Filling the treasure-chest

I’ve just come back from a few weeks overseas, mainly in France, where my family originally comes from. It was great being back there, seeing everyone, spending time in both Paris and the South (where the family hails from). It was lucky too that my stay coincided with some particularly beautiful spring weather, with the countryside looking spectacular, full of the scent of warm grass and masses of flowers. France is such a beautiful place, which satisfies all the senses so well-including, of course, its marvellous food! and I always feel a great sense of well-being when I’m there.

But the trip wasn’t just about seeing family or even indulging in the sensual pleasures of a French spring; it was also about filling the treasure-chest. The writer’s treasure-chest of ideas and images and inspiration, that is. I was not only thoroughly relishing all the myriad beauties of the country; I was also writing them all down, attempting to capture them in words, to see and feel everything strongly, to file it away for use later. Trying to capture the exact way the sunlight fell on leaves; or the divine smell of lilacs by the side of the road; or the sudden plop of a frog as it jumped into a pond, the quick movement of the first grass-snake of the season just a few steps away; the bright Van Gogh yellow of fields of canola; the slightly cracked sound of the bell around the neck of a Pyrenean cow; the smell of fresh cheese in the markets; the saucissons hanging up in the butcher’s shops, the delicate beauties of cakes in the patisseries; the delight of a name like boutons d’or, as the French poetically call buttercups(the name means buttons of gold); the ancient Roman theatrical mask embedded in the very wall of a very old church, and the way the floor of that church ressembled a river bed, studded with pebbles.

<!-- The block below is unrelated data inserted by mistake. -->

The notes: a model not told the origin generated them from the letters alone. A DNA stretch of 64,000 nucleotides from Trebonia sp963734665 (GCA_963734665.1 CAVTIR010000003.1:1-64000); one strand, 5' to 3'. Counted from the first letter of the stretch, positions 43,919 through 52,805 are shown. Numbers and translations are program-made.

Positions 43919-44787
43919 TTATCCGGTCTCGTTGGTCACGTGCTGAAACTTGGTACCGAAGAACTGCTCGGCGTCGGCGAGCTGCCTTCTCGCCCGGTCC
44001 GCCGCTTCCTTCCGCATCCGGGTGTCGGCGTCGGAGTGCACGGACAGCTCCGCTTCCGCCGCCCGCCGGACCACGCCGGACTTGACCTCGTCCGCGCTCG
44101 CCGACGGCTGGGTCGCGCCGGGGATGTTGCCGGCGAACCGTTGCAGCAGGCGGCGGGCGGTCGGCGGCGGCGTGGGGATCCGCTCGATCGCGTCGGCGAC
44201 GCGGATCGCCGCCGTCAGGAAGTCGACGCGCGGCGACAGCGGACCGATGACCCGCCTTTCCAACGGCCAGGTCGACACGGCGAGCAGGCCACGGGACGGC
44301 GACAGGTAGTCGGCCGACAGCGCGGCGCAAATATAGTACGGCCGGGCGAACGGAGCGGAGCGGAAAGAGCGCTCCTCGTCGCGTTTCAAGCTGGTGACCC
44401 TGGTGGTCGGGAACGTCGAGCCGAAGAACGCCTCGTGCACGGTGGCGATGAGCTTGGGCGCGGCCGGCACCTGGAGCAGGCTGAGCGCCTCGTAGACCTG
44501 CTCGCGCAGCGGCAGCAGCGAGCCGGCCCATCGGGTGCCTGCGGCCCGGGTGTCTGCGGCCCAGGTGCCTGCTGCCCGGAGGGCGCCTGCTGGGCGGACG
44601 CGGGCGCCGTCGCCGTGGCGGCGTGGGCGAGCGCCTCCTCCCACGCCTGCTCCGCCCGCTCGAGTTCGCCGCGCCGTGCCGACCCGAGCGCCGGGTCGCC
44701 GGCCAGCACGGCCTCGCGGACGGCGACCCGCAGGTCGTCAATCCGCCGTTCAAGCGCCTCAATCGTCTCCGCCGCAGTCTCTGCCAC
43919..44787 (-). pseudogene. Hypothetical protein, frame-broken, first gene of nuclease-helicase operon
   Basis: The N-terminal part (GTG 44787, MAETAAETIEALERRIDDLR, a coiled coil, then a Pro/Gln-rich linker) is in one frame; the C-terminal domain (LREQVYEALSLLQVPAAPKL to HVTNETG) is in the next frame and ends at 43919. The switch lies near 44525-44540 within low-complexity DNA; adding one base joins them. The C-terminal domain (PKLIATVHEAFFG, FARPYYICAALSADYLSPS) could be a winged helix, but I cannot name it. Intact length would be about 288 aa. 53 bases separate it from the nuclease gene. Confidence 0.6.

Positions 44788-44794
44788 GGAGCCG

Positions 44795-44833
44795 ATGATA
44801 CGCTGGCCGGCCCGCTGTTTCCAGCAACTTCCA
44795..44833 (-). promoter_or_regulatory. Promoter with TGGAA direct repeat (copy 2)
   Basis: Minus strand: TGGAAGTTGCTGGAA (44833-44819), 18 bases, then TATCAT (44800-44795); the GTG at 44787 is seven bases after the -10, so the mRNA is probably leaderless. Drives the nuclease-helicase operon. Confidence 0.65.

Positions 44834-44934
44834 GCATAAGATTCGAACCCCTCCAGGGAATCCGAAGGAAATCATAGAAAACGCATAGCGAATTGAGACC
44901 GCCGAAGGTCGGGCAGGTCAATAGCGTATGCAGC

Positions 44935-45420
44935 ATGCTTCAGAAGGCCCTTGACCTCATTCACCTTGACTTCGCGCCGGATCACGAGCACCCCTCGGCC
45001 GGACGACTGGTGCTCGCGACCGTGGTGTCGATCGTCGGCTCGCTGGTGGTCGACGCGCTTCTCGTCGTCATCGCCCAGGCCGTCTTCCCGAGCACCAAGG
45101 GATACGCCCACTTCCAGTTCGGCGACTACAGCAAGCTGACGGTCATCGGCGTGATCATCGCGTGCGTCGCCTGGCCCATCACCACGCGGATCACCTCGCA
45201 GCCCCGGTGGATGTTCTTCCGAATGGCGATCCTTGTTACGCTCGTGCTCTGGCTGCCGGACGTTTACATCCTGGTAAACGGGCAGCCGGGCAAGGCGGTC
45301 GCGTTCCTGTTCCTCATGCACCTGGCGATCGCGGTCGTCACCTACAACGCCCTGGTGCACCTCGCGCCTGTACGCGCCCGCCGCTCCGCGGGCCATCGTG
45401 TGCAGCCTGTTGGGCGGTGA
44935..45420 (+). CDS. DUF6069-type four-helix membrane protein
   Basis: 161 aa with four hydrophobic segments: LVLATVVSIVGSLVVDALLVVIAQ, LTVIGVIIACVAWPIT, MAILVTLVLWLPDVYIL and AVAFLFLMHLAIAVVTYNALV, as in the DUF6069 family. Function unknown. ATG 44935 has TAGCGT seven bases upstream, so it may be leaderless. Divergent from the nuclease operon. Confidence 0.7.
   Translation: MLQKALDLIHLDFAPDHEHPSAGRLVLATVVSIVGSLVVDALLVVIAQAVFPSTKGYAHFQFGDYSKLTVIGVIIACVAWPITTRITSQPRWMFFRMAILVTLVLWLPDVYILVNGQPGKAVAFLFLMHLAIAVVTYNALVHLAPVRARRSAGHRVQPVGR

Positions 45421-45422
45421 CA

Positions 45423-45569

In Paris, it was the shop windows that really got me, each of them works of art, even in the most modest and down to earth shops, there is such a flair and style to the window displays, everything is so beautifully, appetisingly arranged, colour, pattern, form, harmoniously and often unusually presented. Then there’s the people: the chic ladies with their little dogs, the young black guy flying a remote-control toy plane in the Luxembourg Gardens; the salty-tongued train conductor with his cap pushed back on his head; the bent old lady at her market stall, doggedly selling bunches of herbs and vegetables; the demure little girl in the gingham dress, fiercely defending herself against an overbearing older brother, the cafe-owner with a strong ressemblance to Asterix, leaning on his counter…All these vignettes, these flashes of colour, of light, of movement, and more, much more, go into the treasure-chest, to be taken out later.